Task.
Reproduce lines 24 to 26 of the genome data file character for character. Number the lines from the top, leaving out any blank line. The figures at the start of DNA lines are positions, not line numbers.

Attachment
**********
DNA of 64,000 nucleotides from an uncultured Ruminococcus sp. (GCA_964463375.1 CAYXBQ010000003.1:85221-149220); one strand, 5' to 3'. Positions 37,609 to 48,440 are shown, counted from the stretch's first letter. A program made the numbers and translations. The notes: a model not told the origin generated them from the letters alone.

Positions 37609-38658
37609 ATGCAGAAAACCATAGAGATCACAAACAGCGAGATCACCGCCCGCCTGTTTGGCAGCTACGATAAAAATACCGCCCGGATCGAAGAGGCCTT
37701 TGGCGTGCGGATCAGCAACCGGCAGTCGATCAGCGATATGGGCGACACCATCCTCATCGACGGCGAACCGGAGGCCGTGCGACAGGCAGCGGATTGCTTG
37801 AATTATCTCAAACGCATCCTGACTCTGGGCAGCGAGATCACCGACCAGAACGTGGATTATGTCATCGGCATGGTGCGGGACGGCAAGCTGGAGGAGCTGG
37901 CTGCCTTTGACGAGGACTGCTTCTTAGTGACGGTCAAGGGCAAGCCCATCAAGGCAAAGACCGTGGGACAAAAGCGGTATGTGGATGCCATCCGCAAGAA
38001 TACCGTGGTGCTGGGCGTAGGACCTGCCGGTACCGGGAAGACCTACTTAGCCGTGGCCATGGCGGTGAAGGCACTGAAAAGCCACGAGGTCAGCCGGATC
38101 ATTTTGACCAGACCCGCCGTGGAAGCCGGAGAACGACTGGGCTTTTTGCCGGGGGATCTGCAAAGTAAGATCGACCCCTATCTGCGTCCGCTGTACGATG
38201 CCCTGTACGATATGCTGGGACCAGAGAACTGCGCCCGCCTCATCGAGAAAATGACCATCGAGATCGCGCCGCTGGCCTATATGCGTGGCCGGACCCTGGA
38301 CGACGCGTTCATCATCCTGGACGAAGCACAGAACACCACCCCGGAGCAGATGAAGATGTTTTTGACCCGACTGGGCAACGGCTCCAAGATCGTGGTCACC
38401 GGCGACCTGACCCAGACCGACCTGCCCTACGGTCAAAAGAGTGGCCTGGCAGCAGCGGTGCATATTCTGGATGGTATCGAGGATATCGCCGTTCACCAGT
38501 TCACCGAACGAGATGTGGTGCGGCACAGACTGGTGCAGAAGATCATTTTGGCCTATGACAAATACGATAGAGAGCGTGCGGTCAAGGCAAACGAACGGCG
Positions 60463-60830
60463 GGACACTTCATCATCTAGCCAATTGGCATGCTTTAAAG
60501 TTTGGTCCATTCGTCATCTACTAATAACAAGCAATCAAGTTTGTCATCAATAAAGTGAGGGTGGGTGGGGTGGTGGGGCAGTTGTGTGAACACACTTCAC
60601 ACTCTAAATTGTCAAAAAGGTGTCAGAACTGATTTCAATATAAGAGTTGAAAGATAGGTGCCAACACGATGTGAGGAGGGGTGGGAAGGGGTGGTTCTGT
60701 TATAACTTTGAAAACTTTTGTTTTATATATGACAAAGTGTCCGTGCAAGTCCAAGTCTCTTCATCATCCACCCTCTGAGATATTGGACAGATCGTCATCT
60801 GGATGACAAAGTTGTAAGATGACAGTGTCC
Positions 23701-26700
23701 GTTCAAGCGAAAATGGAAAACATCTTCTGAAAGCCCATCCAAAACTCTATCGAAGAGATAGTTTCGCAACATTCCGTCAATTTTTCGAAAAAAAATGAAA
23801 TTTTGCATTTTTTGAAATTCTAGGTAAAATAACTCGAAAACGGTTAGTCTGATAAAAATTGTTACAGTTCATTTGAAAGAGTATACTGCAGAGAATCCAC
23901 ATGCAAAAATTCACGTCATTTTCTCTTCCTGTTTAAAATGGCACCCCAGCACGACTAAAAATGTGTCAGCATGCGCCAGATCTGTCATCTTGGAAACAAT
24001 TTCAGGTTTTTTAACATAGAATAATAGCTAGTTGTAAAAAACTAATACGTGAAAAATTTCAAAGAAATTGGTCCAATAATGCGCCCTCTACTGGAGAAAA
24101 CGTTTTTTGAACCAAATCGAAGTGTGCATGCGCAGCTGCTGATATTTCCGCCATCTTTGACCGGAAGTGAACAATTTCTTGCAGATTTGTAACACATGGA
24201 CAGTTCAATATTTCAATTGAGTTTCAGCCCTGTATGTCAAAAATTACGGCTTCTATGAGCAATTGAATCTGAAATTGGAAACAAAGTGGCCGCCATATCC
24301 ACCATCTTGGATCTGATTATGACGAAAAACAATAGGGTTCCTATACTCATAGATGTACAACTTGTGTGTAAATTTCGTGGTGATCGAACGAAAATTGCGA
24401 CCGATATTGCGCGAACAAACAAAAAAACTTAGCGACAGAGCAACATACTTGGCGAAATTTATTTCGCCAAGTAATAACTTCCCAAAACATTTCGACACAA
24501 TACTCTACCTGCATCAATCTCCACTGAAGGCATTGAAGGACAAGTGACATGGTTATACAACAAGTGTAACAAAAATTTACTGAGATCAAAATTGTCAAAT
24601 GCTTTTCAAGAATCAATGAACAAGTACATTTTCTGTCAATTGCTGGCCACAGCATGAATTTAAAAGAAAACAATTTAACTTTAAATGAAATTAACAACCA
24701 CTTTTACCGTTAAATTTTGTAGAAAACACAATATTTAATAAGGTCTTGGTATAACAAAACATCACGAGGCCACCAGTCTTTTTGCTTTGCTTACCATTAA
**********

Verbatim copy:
24101 CGTTTTTTGAACCAAATCGAAGTGTGCATGCGCAGCTGCTGATATTTCCGCCATCTTTGACCGGAAGTGAACAATTTCTTGCAGATTTGTAACACATGGA
24201 CAGTTCAATATTTCAATTGAGTTTCAGCCCTGTATGTCAAAAATTACGGCTTCTATGAGCAATTGAATCTGAAATTGGAAACAAAGTGGCCGCCATATCC
24301 ACCATCTTGGATCTGATTATGACGAAAAACAATAGGGTTCCTATACTCATAGATGTACAACTTGTGTGTAAATTTCGTGGTGATCGAACGAAAATTGCGA